Geographic Connection to Pennsylvania: Philadelphia, Philadelphia County
Hall of Fame outfielder Chuck Klein played for the Phillies from 1928 to 1933 and 1940 to 1944.
Awards: Baseball Hall of Fame
Chuck Klein was a baseball player born in Indianapolis, Indiana, in 1904. As a child he worked in a steel mill with his father, but he eventually joined the minor league baseball club in Evansville in 1923. After only a year he signed with the Philadelphia Phillies, which is where he would become a star. Klein broke many records, such as scoring 158 runs in a season and hitting 107 extra base hits in a season. In 1933, Klein won the Triple Crown batting title. When the Phillies struggled financially, Klein was traded to the Cubs. Three years later he went back to the Phillies where he would end his career after the war in 1944.
Chuck Klein was a hard working young man who would become one of the best baseball players of his time. Charles Herbert Klein was born near Southport, Indiana, as the son of farmers Frank Klein and Margaret Vacker. Klein was the star athlete of his Southport High School, which is where he graduated in 1923. After high school, Klein worked briefly on a construction road gang and in a steel mill. By doing this, he developed the 6’0”, 185 pound frame that carried him through his great career.
Klein left the steel mill and tore up the world of semiprofessional baseball. He signed a minor league contract with Evansville of the Three I League in 1927. The next year, while he was hitting .331 at Fort Wayne of the Central League, his contract was purchased for $7,500 by the Philadelphia Phillies who outbid the New York Yankees. In 1928, in his first 64 games with the Phillies, Klein showed signs of greatness by hitting .360. From here, his career skyrocketed into a Hall of Fame career, and he became one of the best Philadelphia Phillies players of all time.
During the next five years, wearing the number one on his jersey, Klein’s statistics ranked among the most outstanding in history, leading the National League in 18 offensive categories. During this time period he carried a 359 batting average, averaged 36 homeruns per year, 139 runs batted in, 224 hits, 132 runs scored, and a slugging percentage of .636. Also, during these years, he set two National League records; one was scoring 158 runs in a single season and the second was hitting 107 extra base hits also in a single season. In 1933, he captured his first batting title, hitting .368 and also winning his first Triple Crown award (first in batting average, runs batted in, and homeruns). At the same time he captured four homerun titles (1929, 1931-33), and he was twice named the National League’s Most Valuable Player in 1931 and 1932.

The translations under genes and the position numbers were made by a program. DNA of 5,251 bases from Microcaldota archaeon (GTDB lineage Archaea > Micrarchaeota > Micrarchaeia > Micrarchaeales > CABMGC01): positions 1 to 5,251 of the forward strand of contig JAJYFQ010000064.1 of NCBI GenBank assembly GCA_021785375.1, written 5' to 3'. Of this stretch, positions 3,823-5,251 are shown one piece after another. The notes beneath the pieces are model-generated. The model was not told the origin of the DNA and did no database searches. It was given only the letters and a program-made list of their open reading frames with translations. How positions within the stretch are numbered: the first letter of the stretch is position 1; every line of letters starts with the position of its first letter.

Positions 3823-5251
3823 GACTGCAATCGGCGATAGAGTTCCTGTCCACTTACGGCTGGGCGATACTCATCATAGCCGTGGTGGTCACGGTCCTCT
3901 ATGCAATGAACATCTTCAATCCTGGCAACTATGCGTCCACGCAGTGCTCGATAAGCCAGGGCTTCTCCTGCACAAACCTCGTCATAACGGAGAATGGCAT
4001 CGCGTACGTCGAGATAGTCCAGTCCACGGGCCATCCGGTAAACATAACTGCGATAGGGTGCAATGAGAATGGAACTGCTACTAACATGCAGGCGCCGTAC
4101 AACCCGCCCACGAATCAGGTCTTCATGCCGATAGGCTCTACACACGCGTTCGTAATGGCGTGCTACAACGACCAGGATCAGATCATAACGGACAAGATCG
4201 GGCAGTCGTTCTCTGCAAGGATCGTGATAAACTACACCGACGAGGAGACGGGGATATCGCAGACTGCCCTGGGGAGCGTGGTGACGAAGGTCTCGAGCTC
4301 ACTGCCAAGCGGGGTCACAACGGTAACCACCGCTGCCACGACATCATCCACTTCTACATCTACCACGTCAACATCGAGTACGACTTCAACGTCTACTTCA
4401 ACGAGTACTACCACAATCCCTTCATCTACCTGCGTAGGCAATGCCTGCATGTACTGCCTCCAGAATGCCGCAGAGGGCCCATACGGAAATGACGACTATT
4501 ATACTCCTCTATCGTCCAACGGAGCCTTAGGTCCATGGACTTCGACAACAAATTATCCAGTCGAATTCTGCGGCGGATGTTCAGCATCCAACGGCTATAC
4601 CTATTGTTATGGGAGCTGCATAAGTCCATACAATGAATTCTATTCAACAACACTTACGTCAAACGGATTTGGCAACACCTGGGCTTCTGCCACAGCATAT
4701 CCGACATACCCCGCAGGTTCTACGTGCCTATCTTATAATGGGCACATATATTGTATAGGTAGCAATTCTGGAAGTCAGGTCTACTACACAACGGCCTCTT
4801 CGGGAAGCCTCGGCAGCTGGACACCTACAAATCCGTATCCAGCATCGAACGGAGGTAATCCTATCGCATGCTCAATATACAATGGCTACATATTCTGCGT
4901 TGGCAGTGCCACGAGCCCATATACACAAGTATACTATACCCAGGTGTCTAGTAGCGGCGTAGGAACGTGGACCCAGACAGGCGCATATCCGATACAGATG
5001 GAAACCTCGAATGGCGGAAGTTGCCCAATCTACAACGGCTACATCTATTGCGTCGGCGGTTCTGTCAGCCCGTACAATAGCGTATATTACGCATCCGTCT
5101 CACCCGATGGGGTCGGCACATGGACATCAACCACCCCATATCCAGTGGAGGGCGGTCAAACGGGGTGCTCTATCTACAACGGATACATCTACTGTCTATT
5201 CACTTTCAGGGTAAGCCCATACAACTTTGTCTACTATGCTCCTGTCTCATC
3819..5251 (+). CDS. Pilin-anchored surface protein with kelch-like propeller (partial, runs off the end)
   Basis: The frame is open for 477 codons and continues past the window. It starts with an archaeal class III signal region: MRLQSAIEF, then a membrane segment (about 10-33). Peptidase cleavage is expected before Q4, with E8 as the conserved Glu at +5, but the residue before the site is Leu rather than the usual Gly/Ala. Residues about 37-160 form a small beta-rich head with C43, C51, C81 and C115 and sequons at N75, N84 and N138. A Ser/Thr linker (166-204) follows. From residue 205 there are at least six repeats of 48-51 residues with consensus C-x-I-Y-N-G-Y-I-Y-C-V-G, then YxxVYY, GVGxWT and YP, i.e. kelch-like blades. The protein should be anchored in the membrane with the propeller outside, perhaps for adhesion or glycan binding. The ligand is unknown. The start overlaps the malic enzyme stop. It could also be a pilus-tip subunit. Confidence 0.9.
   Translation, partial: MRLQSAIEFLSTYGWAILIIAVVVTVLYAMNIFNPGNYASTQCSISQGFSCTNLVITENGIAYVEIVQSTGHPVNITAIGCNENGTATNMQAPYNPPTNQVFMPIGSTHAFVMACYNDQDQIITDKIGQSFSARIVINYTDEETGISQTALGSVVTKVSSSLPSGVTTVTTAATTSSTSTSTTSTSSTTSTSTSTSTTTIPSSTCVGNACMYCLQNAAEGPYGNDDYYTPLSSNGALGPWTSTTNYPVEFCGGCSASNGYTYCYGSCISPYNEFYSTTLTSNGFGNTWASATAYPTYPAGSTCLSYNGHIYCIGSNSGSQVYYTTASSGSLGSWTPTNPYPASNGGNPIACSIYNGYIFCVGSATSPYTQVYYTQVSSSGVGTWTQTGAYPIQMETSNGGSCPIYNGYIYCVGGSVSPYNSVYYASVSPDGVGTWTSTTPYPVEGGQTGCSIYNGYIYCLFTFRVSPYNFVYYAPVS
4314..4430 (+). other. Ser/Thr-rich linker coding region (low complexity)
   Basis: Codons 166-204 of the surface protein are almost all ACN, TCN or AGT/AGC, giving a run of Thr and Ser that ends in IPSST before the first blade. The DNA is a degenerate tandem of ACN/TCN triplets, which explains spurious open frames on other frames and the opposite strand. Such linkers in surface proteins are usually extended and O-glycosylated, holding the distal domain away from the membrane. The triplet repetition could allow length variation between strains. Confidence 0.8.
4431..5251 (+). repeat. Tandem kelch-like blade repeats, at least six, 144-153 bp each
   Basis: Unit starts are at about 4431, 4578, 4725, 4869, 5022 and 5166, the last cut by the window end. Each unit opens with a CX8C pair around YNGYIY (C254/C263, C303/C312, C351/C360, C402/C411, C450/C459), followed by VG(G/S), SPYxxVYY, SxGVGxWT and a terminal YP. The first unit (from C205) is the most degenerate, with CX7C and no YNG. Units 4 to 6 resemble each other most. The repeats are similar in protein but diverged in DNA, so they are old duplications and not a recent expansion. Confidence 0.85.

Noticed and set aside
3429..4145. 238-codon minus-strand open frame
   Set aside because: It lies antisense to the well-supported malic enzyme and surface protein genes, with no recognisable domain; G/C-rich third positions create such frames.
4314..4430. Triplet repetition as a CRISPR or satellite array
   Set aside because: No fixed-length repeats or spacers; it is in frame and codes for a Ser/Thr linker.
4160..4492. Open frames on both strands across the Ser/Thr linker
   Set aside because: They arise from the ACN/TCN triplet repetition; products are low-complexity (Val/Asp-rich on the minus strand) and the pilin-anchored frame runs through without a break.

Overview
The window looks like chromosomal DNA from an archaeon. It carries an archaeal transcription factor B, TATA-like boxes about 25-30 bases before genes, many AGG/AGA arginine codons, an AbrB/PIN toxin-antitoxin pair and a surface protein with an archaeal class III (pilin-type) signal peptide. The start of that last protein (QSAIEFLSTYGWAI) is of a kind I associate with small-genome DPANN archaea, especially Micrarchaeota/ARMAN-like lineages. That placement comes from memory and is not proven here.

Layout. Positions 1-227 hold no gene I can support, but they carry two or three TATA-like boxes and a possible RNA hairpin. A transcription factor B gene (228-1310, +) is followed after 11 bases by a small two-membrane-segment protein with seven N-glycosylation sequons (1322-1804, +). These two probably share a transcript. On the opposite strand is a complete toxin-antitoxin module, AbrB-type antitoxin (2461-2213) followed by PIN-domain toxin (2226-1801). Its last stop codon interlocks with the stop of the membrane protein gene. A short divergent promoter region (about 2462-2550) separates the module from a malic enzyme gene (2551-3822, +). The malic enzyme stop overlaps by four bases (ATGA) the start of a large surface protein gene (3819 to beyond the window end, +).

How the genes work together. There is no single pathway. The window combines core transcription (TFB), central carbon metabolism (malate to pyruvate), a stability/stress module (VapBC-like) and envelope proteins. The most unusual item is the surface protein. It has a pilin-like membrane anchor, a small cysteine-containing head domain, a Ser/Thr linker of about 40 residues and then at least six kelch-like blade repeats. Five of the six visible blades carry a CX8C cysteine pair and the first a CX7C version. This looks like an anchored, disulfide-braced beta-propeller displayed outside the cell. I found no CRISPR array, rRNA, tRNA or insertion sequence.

Klein was also superb in the outfield. The home field of the Phillies, Baker Bowl, had tricky dimensions. The fence in right field was only 280 feet from home plate. Klein became an adept outfielder, mastering caroms off the high wall. Learning to play the fence for rebounds was crucial, and in 1930 he had 44 assists, which was a single season record, and to this day, it has not been challenged.
In November 1933, the Phillies, who were struggling financially, traded Klein to the Chicago Cubs for three young prospects and $65,000. Klein’s career was not the same in Chicago. His production for his team declined, and he was plagued with injuries, although he did still manage to maintain a batting average of .301. With the Cubs, he made it to the World Series in 1935, but they lost in six games. After the year of the World Series, Klein’s injuries and drinking problems affected his performance greatly. Because of this, he left the Cubs and went back to the Phillies in 1936. In Philadelphia, he experienced what would be his last strong season as a professional baseball player, scoring his last of six 100 run seasons. In 1939, he was sent to the Pittsburgh Pirates for one season.
In 1940, Klein returned to the Philadelphia Phillies. This is where he finished his career, retiring from the team in 1944 after the wartime season.
Klein completed a very successful 17 year major league career with some of the most impressive statistics of all time. Following his years playing baseball Klein ran a small bar in the middle-class neighborhood of Kensington just outside of Philadelphia. He continued his heavy drinking, which eventually jeopardized his health. Klein began to suffer, and he was left semi-invalid from a disease of the central nervous system. He moved back to his birth place in 1947, living with close relatives until he died of a cerebral hemorrhage on March 28, 1958.
Klein led a successful career in the major leagues, but was plagued by alcoholism, which led to his death. Klein was honored in 1980 with his election to baseball’s Hall of Fame in Cooperstown, New York.